Surprising Reasons for Orthotic Efficacy
Clinical outcome studies show orthotics are effective in the management of a wide range of injuries, including plantar fasciitis, Achilles tendinitis and patellofemoral pain syndrome.
Nuts Reduce Risk of Heart Disease, Cancer and Other Health Problems
Several recent studies suggest regular consumption of nuts may provide a significant degree of protection against certain types of cancer, heart disease, possibly type 2 diabetes and some neurodegenerative diseases.
An Acupuncturist's View of Medicinal Marijuana
The use of cannabis for medical purposes is very controversial. Use as a panacea by physicians uninitiated to the proper application of herbal medicine, as well as an excuse for recreational use have greatly confused the issue.
Patient-Centered Care vs. Payer Restrictions: Your Ethical Obligation
Do you have an ethical obligation to evaluate your patients, make a diagnosis and provide evidence-based, patient-centered health care, irrelevant to the payer restrictions?
Practice Policy (Gone Bad): The Sign
Every once in a while, you see something and think to yourself, That's a really bad idea. Case in point: I went to see my medical doctor the other day. Just after being "roomed," as they say, the nurse checked my vital signs. Then she left.
Do Some Good and Grow Your Business with Cause Marketing
Cause marketing is truly one of the best ways that you can promote your services as a acupuncture professional. Cause marketing refers to a type of marketing where a business partners with a non-profit organization to help bring awareness to a charitable cause.
Change Lives by Supporting Chiropractic Research: Are You In?
The Palmer Center for Chiropractic Research (PCCR), in celebration of its 20th anniversary, has announced it is spearheading a fund-raising campaign to support chiropractic research.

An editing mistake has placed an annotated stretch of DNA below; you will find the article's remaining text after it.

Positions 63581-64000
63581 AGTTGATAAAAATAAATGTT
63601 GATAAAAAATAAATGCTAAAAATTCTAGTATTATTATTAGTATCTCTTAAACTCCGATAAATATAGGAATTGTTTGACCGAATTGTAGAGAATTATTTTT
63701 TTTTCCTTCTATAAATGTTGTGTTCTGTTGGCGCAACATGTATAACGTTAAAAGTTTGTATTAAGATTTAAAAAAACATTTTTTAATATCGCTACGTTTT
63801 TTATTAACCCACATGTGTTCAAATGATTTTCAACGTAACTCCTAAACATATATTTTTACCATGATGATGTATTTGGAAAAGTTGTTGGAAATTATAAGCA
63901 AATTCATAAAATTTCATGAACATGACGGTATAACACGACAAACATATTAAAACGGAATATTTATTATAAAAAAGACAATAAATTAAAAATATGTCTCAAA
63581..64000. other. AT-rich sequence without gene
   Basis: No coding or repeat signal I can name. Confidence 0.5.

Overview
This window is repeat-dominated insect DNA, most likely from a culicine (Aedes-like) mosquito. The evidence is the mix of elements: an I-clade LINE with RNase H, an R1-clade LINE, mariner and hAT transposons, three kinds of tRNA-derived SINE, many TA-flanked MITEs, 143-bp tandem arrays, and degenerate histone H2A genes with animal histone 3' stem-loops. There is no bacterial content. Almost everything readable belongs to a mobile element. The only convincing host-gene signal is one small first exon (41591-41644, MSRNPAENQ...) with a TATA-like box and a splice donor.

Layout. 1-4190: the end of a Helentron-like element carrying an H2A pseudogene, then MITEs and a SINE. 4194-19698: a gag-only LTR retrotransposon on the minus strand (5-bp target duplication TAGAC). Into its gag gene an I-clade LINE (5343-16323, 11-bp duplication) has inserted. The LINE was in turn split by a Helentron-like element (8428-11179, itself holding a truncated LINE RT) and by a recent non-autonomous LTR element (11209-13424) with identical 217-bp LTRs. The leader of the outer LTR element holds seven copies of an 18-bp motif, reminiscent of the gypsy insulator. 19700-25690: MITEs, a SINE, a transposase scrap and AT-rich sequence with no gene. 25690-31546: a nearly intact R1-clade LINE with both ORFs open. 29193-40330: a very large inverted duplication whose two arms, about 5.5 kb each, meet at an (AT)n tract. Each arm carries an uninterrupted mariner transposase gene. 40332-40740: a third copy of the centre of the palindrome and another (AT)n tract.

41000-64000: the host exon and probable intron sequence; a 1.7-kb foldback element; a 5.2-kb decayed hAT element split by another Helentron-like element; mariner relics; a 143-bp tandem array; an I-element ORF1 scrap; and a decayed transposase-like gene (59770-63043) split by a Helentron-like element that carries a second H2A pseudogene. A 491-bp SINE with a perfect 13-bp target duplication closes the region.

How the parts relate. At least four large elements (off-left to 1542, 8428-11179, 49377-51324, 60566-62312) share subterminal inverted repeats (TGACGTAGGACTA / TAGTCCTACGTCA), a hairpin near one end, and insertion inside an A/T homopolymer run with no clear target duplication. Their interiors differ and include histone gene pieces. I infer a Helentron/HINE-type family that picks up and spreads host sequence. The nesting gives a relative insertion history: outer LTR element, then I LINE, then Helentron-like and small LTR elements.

A Chiropractor's Guide to Yoga
"Doctor, can I continue to do yoga while undergoing your care?" "Is it OK for me to go back to yoga while I'm getting my back treated?" "It is safe to start my yoga classes again after my neck pain improves?"
Fish Oil: A Key Component of Positive Clinical Outcomes
Patients seem to be presenting with more complex problems, and many are responding to care more slowly or have completely unexpected results. Why?
Improving Communication Between AOM and Biomedical Providers
How comfortable do you feel talking to Western medical providers? If you are like me, you may not feel as comfortable as you would like. Some of my interactions with MD's haven't been the fruitful steps toward integrative medicine for which I had hoped.
Fertility and Poly-Unsaturated Fatty Acids
Starting or expanding one's family is a major milestone. It's something that more and more people seek out health care advice and support for.
Oriental Medicine on the World Stage
"Let me win. But if I cannot win, let me be brave in the attempt." This simple, yet powerful statement was lived out time and time again by so many of the athletes from around the world during the Special Olympics World Games in Los Angeles.
The New Age of Communication
In the age of technology, everyone, including the patient, is seeking faster, easier ways to communicate. With a wealth of social media, blogs, websites and videos, we are constantly barraged with information – to the point of overload.